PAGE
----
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Democrats React with Dismay To Morris Affair with Prostitute

By Kevin Merida
The Washington Post

First there was disbelief. Then anger. Then denial. Then spin.

It wasn't long before word of Dick Morris's demise reached the hotel lobbies and meeting rooms and Democratic National Convention floor at the United Center. And it wasn't long before some Democrats were suggesting deep, dark Republican conspiracies had been hatched to slow President Clinton's momentum.

"Does anybody in America believe this is happenstance timing?" asked a visibly perturbed Rep. Steny H. Hoyer of Maryland. "That the story broke on this day is a coincidence? Give me a break."

It was all Democrats could do to explain away such a bizarre occurrence: On the very night that Clinton was to tell the nation why he deserves another four years in office, the convention was abuzz with the tabloid news of a sex-for-hire scandal concerning the president's chief strategist.

That Morris quickly resigned was gratifying to the assembled Democrats, many of whom said the story would soon be forgotten by a public more concerned about bread-and-butter issues. That the Morris development detracted from the most important speech of the convention, some said, was painful and troubling.

"You take the final day of the convention," said Democratic pollster Peter Hart, "and instead of having a single story you have two. And that hurts. It doesn't help the campaign, and it doesn't help the convention."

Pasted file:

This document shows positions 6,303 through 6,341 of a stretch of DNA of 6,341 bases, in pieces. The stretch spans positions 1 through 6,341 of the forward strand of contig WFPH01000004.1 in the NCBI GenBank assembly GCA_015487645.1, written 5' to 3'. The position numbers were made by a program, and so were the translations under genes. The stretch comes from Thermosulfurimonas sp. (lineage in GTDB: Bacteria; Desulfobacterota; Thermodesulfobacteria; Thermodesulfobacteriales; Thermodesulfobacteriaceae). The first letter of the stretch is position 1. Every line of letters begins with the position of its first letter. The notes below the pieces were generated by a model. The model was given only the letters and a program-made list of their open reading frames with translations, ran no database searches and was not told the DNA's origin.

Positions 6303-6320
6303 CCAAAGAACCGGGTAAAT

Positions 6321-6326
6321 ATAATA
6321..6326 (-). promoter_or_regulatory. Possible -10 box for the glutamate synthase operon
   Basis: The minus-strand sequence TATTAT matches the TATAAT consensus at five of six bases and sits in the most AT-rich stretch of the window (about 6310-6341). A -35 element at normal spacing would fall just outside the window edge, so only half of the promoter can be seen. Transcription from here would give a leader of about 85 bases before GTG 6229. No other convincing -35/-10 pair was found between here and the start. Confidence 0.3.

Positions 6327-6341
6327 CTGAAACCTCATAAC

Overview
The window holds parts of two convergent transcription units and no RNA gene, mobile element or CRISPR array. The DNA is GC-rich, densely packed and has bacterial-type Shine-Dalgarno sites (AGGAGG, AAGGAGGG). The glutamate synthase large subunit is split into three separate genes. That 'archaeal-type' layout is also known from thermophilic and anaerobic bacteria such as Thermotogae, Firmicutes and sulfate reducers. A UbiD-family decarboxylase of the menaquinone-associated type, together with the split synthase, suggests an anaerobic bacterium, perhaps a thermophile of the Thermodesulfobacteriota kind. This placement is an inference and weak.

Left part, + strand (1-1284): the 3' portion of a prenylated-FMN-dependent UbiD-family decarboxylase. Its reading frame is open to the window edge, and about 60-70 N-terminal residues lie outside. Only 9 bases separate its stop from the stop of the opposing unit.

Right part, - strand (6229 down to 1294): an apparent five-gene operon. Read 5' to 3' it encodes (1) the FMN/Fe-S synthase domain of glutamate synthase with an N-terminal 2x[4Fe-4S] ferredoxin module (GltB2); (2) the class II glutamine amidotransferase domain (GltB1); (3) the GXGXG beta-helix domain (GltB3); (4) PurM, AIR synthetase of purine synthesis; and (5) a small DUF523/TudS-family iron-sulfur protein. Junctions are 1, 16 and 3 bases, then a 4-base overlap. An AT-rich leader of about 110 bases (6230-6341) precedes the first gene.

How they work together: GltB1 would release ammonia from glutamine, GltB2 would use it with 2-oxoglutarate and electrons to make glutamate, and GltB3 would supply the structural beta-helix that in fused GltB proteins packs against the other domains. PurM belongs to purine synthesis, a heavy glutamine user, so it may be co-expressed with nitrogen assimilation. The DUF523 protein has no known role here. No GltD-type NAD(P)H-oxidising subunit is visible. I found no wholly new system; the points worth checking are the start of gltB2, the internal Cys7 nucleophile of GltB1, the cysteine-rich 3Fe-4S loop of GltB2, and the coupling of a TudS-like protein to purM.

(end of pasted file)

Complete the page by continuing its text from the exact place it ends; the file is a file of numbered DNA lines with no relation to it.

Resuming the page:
"Obviously it's a problem," said Rep. Bill Richardson of New Mexico, "but I believe it will blow over."

Hart said the episode will likely cause wayward Democratic professionals - previously upset by Morris's influence with Clinton - to come to the White House's rescue. "The one thing I know about Democratic consultants," he said, "is everybody will end up pitching in. Even those who may have felt left out will end up putting their oar back in the water."

Ironically, there was a blend of muted compassion and outright contempt for Morris, whom some described Thursday as political genius and others derided as an evil Republican infiltrator.

Among the most compassionate was Jesse L. Jackson, who was quoted in USA Today this morning as calling Morris "amoral." But he was quick to clarify Thursday afternoon that he was referring to the consultant's "indifference to the poor," not his personal life.

"While I disagree with him politically," Jackson said, "I regret he fell on a sword this way. To have this embarrassment to his family. To face humiliation. This is most unfortunate."

Others were not so kind.

"If those allegations are accurate, I think he shouldn't have been given a chance to resign," said Dale Vernon, a Minnesota delegate. "He should have been fired."

The allegations, raised by the tabloid publication the Star and published in Thursday's editions of the New York Post, say that Morris had a yearlong relationship with a prostitute with whom he shared information about the president and those around Clinton.

"I never buy the Star," said Sylvia Schmidt, another Minnesota delegate. "But I guess they're going to sell a lot of copies now. It's just too bad because we're trying to do family values and it's not going to go over too well, right?"